Welcome to Episode 4 of The Sweet Urchin Podcast, where we discussed living a balanced diet.
We are back!!!
college course; ethics to agriculture
I took ethics to agriculture in college; it felt like another class I had to pass, but there were some valuable lessons; be mindful of what we consume and where it came from.
There was a cool field trip (yes, in college) where we visited a village that focused on sustainability and using less.
having an appropriate balance
Balance is important; some foods are bad for you that you can’t get away from. For me, that’s Hot Cheetos. I should be fine if I have it once in a while (aka… once a season) (low likelihood). If you’re eating Hot Cheetos every day, there might be health problems coming your way.
reading the ingredients label
Do you understand what the ingredients are when you read the ingredients label? Is it a coloring, preservative, or carcinogen (a substance that causes cancer).
Be informed and make a sound decision that is best for you. What will make you happy that won’t negatively affect your health?
government control over ingredients
Is it right for the government to ban certain ingredients? It could be if there is overwhelming evidence that it is absolutely harmful (high likelihood). Or it could’ve been based out of lobbying efforts, where a company is trying to beat out its competitors? It is good to understand the intent of the ban.
Companies should make every effort not to include harmful ingredients. Certain countries ban them for a reason, and they can find alternative ingredients. Alternatives can be expensive.
Everyone’s body react differently between different ingredients. Some can withstand a lot of spice… There may be a few who absolutely cannot have a hint of it.
Processed food is basically the steps taken between an item’s original form and its final form.
Potato chips should be fairly straight forward. Slice the potato, deep fry it (in what kind of oil, though?), and add some salt. Companies are getting creative and adding more ingredients to stand out.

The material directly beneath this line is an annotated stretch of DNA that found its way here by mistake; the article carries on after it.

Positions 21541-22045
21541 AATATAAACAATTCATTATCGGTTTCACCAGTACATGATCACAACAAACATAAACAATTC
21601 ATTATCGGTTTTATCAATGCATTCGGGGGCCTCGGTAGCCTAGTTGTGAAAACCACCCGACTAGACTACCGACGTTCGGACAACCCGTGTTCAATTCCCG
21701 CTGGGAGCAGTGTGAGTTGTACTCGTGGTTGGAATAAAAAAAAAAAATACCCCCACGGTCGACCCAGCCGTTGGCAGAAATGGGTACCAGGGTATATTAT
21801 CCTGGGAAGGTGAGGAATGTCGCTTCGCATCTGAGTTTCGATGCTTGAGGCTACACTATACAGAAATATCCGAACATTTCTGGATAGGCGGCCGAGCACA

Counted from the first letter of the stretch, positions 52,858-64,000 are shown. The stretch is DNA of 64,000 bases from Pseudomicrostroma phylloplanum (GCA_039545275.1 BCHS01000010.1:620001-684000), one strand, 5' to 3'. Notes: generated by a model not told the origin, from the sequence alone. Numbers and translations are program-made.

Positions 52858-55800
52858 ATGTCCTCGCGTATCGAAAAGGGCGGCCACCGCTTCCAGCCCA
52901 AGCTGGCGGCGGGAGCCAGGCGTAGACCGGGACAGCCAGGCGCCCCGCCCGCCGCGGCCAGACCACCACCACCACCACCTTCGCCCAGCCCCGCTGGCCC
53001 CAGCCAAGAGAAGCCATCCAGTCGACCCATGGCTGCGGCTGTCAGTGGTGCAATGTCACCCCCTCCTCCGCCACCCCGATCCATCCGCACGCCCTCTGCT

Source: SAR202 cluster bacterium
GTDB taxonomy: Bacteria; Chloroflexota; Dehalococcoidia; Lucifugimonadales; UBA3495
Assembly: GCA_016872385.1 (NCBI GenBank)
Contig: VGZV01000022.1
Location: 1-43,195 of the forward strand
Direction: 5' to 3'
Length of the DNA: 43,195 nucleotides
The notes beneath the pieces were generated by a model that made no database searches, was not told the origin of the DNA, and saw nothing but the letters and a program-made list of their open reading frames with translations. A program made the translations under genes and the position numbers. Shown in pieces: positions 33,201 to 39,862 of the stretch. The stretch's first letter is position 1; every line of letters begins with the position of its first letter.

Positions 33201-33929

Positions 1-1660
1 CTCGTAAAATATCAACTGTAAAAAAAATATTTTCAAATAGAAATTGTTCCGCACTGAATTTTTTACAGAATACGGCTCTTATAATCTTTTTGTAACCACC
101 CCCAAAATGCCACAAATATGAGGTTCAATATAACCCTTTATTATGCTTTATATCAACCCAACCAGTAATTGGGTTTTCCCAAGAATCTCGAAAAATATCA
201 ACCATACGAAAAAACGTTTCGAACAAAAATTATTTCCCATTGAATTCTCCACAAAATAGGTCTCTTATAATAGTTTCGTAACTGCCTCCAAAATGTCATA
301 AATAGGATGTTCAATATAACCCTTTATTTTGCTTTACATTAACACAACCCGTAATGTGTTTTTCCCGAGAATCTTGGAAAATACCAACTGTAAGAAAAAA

Hot Cheetos, though, has grounded corn, aggressive food coloring for that hot red look, preservatives, MSG, and a bunch of other ingredients.
I went to Italy last month, and they are BIG on salami. It has been around for centuries and was a way to preserve ready-to-eat pork without the refrigeration process. The pork meat goes through a grinding process, gets a healthy balance of lean meat and fat, gets cured/fermented, and is eventually ready to serve. It’s only high in sodium.
Hamburger patties, chicken nuggets, frozen dinners, and especially the McRibs are highly processed.
Eat less processed foods, eat more whole foods… Unless you’re going to process it yourself. That way, you know what the process is.
If you can eat a ton of junk food and still remain healthy, I am jealous of you.
Power to all vegans, vegetarians, and all diets. However, when someone says they don’t eat XYZ for health reasons but still eat unhealthy (high carbs/fat) and do not exercise, it kind of defeats the purpose. That energy is stored up in your body!
paying a premium at a supermarket
Do you pay more to go to a supermarket that is “cleaner” or has a nicer presentation? I’ve seen some of the same brands between Erewhon and Walmart/Target. I’ll still go to Erewhon and Whole Foods, but for certain ingredients.
I prefer shopping at the deli because I can be picky about what I want. I have trust issues with already-packaged meat. Has it been frozen, thawed, then frozen again? Where has it been? It is even worse if I can’t see through the packaging (I am talking about you, Trader Joe’s).
living a balanced diet
I’m all for cheat meals, but consume them in moderation to achieve a balanced diet. If you’re going to eat for two people, you better burn the calories for two people. Fulfill that craving and live happily. At least be informed of what you’re getting yourself into, so at least whatever risk it is, you’re already aware of it. Make your own decisions!
Warning: I am not a professional in nutrition and agriculture; consult a professional and make your own risk-based decision before committing to a specific diet.
Check out the previous episode.